Peridot Found in lava, meteorites, and deep in the earth’s mantle, yellow-green peridot is the extreme gem Peridot (/ˈpɛrɪdɒt/ or /ˈpɛrɪdoʊ/) (sometimes called chrysolite) is gem-quality olivine and a silicate mineral with the formula of (Mg, Fe)2SiO4. As peridot is a magnesium-rich variety of olivine (forsterite), the formula approaches Mg2SiO4.
The ancient Egyptians mined peridot on the Red Sea island of Zabargad, the source for many large fine peridots in the world’s museums. The Egyptians called it the “gem of the sun.” Today this gem is still prized for its restful yellowish green hues and long history. Large strongly-colored, examples can be spectacular, and attractive smaller gems are available for jewelry at all price points.
BIRTHSTONES & ANNIVERSARIES
Peridot is the birthstone for August and the 15th anniversary gemstone.
Some peridot is ancient: it’s found in pallasite meteorites, remnants of our solar system’s birth.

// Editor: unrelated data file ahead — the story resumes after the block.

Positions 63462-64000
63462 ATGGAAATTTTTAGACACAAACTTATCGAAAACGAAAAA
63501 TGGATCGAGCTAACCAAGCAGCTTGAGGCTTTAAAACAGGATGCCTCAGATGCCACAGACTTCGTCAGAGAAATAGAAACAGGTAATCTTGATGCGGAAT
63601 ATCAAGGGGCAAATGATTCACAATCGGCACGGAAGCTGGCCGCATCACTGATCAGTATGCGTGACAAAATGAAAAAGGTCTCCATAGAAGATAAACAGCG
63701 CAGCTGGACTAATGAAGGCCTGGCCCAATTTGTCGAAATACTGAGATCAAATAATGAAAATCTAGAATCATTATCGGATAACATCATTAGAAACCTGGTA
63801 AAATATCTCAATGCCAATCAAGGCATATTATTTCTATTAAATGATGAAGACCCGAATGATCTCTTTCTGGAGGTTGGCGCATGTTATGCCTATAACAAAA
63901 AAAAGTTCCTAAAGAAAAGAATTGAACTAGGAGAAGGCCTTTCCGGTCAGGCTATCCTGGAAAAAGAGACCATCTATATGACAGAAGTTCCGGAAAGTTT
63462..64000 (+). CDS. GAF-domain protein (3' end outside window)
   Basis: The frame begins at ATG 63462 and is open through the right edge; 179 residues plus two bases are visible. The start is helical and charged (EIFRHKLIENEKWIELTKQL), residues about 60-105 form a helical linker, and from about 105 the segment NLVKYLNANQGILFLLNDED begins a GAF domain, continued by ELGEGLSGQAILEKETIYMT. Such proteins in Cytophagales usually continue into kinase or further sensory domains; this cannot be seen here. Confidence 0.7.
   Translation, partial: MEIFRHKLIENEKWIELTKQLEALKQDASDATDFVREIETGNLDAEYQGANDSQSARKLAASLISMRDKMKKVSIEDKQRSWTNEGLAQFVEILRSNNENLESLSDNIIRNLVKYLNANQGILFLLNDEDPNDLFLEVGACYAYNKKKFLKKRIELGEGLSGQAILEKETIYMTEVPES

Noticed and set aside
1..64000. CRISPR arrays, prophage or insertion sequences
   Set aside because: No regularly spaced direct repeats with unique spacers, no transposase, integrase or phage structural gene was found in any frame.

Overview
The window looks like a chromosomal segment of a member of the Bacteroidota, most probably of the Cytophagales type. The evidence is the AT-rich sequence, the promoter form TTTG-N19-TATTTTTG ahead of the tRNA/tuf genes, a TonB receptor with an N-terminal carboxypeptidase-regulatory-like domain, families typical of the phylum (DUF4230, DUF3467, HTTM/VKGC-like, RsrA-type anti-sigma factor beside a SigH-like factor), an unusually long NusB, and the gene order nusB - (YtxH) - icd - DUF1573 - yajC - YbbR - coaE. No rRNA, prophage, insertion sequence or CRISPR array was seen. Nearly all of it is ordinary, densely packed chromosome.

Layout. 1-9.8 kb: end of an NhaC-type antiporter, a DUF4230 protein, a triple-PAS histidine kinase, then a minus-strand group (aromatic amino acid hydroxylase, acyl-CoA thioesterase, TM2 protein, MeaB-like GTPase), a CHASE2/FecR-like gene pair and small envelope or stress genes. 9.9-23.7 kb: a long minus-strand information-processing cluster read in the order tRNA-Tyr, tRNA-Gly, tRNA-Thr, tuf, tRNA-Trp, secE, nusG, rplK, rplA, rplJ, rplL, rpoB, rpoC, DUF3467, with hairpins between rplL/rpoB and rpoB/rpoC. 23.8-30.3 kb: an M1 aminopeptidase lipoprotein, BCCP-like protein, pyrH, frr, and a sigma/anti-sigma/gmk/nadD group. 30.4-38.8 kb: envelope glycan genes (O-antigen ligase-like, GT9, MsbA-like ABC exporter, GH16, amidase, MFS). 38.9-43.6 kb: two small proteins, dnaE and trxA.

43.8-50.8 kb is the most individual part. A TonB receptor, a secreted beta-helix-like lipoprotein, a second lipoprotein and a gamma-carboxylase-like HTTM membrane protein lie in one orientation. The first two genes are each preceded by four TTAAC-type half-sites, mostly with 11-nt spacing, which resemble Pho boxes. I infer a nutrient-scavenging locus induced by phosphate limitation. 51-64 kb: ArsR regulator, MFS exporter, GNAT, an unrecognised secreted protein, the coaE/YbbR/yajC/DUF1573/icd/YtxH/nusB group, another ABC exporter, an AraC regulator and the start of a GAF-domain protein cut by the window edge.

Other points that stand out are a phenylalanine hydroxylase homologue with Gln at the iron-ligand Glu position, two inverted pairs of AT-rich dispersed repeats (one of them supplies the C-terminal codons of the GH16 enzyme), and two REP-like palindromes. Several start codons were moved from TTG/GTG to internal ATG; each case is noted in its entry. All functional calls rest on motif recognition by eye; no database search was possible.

In 2005, peridot was found in comet dust brought back from the
Stardust robotic space probe.
Gem variety of the mineral olivine: found in peridotite rock from the
earth’s upper mantle.
- Mineral: Olivine
- Chemistry: (MgFe)2SiO4
- Color: Yellowish green
- Refractive index: 1.65 to 1.69
- Birefringence: 0.035 to 0.038
- Specific gravity: 3.34
- Mohs Hardness: 6.5 to 7
Beautiful, yellowish green peridot has been treasured since earliest times.
Although the best peridot is a pure grass green, most is yellowish-green.
Most fine peridot is eye clean. Tiny black spots might be visible with magnification.
Peridot is cut in a wide variety of styles, including ovals, emerald cuts, and cushions.
Large crystals of peridot have cut gems more than 50 carats in size.